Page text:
The Lawyer’s new China Elite report contains the most detailed research available on the PRC legal market and contains unparalleled insight into the country's leading law firms. They vary in size, practice focus and geographic coverage, but they all share one common quality – ambition... Read more
This year, The Lawyer’s annual ranking of the largest UK law firms by turnover is available as an interactive, digital benchmarking tool. For the first time this will allow you to manipulate each data set against the metrics of your choice.
Some in the profession may have their doubts about the Mears/Sayer/Edge approach to conveyancing. Brian Marson is one and in The Lawyer 19 December he made this clear.
In the same article he said he was also totally in favour of good quality conveyancing being carried out for much greater reward than it is currently possible to attain.
I tend to agree with Marson, although I believe the Law Society did not handle the problem as well as it should have. It is interesting that Edge managed to gain 11,000 signatures on the subject when the Law Society's paper 'Adapting for the future' received a poor response. Surely the Law Society could have got a better response on a subject so vital to the concerns of most high street practitioners.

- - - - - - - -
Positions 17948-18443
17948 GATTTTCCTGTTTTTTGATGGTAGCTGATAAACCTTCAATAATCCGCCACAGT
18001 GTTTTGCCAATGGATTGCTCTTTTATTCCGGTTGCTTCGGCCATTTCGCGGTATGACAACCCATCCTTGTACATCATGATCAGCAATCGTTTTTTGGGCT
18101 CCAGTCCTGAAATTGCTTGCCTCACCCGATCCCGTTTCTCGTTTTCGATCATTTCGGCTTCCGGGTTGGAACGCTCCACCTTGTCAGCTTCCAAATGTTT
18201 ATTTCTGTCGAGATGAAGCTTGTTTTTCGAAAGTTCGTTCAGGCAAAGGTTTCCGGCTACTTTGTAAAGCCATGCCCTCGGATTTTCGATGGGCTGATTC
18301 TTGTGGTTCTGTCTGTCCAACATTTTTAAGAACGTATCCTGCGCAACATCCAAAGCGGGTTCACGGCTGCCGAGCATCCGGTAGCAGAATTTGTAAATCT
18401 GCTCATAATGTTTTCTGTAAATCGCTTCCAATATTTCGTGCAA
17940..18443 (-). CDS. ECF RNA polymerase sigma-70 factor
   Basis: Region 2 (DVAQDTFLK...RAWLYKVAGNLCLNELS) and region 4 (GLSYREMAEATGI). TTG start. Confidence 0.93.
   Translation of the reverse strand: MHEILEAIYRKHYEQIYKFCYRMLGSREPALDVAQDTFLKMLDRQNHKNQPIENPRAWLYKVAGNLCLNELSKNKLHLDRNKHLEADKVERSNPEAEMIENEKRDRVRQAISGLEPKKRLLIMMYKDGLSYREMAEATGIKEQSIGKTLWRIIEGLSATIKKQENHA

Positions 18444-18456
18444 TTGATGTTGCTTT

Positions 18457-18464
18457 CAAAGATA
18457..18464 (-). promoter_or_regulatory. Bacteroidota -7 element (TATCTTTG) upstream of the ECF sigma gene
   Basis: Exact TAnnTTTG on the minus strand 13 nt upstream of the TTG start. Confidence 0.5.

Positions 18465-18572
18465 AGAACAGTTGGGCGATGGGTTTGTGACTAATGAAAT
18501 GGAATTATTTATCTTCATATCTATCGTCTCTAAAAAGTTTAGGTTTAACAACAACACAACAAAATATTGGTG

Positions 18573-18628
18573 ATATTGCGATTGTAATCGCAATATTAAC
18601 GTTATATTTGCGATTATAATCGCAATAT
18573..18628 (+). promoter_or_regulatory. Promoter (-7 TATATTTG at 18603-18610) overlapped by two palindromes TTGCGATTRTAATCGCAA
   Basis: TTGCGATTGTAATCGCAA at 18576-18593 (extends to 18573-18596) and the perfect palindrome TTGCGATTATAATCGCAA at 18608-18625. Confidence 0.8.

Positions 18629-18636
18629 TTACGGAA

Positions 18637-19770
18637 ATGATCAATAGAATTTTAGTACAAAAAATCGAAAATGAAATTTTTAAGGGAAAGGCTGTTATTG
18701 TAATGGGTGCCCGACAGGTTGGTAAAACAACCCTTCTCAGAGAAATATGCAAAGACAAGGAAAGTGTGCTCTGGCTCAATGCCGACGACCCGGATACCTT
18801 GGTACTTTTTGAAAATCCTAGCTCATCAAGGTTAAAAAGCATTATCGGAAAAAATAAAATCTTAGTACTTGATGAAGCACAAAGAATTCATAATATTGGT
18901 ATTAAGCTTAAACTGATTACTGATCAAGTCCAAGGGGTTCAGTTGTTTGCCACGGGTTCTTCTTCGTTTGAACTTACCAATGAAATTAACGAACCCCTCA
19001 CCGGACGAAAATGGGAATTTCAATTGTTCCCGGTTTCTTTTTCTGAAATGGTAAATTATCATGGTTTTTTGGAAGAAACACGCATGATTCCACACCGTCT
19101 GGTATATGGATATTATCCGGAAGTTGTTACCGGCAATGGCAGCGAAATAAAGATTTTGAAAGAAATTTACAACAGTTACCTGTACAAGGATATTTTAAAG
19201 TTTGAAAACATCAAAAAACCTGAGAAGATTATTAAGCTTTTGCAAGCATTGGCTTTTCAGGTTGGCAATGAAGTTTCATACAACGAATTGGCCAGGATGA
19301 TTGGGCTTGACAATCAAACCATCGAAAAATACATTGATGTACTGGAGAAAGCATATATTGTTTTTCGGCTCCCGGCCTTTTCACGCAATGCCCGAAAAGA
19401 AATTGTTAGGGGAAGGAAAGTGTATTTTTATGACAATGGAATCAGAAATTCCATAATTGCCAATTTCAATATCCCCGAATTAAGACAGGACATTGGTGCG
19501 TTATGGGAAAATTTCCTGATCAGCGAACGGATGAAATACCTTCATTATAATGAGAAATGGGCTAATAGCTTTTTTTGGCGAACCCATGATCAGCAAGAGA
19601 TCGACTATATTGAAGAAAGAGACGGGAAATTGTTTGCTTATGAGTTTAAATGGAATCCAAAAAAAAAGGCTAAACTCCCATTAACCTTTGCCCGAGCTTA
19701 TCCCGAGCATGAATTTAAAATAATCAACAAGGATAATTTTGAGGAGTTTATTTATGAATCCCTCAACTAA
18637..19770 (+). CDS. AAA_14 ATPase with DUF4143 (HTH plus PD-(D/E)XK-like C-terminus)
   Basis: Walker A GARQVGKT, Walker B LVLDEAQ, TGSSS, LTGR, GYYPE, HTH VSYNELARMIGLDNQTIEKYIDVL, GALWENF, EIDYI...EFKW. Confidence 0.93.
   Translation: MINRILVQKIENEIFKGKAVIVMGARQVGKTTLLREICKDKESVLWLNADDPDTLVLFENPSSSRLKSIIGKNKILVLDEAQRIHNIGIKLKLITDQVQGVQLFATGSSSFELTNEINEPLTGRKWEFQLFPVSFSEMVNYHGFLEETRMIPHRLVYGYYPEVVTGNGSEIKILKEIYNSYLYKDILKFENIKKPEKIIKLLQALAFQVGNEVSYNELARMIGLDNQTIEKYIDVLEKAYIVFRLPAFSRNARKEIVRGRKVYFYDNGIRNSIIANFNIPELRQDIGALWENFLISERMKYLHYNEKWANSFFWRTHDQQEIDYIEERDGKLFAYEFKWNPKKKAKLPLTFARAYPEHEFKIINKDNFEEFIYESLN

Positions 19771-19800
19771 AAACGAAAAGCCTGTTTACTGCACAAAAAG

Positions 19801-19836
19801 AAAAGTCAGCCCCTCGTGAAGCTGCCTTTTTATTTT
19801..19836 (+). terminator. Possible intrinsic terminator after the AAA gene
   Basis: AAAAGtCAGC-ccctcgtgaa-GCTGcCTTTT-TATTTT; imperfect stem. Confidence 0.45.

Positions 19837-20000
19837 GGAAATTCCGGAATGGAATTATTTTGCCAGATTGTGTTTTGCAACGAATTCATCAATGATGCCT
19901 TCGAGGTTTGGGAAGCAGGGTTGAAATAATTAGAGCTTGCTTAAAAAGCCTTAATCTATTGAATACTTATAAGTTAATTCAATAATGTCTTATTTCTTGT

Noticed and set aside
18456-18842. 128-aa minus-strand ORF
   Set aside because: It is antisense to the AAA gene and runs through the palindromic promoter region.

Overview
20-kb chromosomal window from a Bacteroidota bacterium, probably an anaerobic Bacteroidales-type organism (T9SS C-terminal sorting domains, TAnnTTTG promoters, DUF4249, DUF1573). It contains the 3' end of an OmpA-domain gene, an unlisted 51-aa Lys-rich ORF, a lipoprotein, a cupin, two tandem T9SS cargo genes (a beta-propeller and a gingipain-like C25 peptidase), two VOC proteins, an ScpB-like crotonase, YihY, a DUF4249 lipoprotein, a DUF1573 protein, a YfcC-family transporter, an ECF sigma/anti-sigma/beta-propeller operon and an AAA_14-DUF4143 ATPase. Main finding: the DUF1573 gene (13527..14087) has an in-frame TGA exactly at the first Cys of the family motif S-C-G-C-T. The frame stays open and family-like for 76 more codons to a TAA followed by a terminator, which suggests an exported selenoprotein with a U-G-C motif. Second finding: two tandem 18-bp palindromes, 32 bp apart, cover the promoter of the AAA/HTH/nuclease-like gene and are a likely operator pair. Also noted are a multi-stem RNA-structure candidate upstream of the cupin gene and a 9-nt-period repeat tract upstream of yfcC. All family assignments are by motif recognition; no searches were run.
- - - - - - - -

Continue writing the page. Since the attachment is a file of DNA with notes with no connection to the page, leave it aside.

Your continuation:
I find it interesting that one man could write one letter and elicit such support when the might of the Law Society could not produce a fraction of the response.
However, the key to the problem is to find a sensible solution which will not detract from the reputation of the legal profession. Now that the subject is top of the agenda, those in charge should take advantage of this.
A sensible solution is needed and one which will not open the way for others outside the profession to move in. Australia has already gone down that slippery slope, with the Government encouraging non-legally qualified professionals to not only do conveyancing but also to undertake unrelated work. The legal profession must tread the conveyancing path very carefully, otherwise it has sacrificed the long-term goal for a short-term stop-gap.